The academies insisted on the preservation of a "common language", based on the upper-class speech of Spain and without regard for the strong influence that indigenous languages of the Americas and other European languages such as Italian, Portuguese, and English were having on the lexicon and even the grammar of American Spanish. That orientation persisted through the 20th century. A 1918 letter from Ramón Menéndez Pidal of the Real Academia Española to the American Association of Teachers of Spanish on the appearance of the first issue of its journal Hispania suggested:
The teaching of the language should aim to provide a broad knowledge of literary Spanish, considered as a highly regarded model; and [only] in an incidental way should it explain the slight variations that are exhibited in educated speech in Spain and in Spanish America, showing the essential unity of all within the literary pattern (...) [And] in the specific case of teaching Spanish to foreigners, I see no reason to hesitate in imposing the pronunciation of the Castilian region.-- Ramón Menéndez Pidal, "La lengua española"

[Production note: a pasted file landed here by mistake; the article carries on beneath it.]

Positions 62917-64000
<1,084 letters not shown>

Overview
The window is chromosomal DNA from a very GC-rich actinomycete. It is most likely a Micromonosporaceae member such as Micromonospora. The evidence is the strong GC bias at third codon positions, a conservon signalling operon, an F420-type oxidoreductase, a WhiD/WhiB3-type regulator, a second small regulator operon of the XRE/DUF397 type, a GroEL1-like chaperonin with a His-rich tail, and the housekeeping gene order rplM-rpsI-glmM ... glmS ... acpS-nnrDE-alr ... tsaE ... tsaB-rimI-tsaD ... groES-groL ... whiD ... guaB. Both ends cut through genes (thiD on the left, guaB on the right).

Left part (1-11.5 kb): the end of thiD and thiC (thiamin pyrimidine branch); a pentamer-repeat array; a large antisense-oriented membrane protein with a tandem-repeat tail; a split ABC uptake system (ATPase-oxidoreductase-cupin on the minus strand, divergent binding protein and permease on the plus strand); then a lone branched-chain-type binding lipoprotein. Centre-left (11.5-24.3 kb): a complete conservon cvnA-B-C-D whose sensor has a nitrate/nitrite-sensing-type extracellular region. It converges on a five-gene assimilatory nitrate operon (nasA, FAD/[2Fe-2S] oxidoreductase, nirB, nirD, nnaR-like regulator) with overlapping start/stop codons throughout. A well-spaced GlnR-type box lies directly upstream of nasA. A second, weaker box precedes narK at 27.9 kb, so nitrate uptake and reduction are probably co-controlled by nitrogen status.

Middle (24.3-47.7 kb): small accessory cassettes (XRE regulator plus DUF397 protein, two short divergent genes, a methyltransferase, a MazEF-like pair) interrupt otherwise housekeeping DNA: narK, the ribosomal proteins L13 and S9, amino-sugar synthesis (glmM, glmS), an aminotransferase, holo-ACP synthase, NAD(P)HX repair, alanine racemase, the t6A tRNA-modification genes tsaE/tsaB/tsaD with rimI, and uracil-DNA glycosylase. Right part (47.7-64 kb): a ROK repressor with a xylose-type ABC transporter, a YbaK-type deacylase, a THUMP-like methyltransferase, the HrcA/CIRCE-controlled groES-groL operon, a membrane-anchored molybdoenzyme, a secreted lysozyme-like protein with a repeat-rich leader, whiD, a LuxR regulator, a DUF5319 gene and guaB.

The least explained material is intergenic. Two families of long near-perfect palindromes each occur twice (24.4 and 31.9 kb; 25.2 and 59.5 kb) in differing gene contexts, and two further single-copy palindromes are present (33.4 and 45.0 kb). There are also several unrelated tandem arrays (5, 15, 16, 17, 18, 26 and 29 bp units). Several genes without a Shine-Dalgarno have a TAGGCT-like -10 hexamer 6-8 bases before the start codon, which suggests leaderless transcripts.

The priority of written language over spoken language, and of Peninsular Spanish over American varieties, was the central thesis of Menéndez Pidal's letter. The "barbaric character of the American indigenous languages", in his opinion, should prevent them from having any influence over American Spanish. The tutorship of the Academy would take care of the rest. With that he was trying to counteract the prediction made by Andrés Bello in the prologue (p. xi) to his Grammar of 1847, which warned of the profusion of regional varieties that would "flood and cloud much of what is written in America, and, altering the structure of the language, tend to make it into a multitude of irregular, licencious, barbarian dialects". According to this interlocking linguistic and political viewpoint, only the unity of the "educated" language would guarantee the unity of the Hispanic world. On the other hand, the Colombian philologist Rufino José Cuervo--who shared Bello's prognosis of the eventual fragmentation of Spanish into a plurality of mutually unintelligible languages (although unlike Bello he celebrated it)--warned against the use of the written medium to measure the unity of the language, considering it a "veil that covers local speech".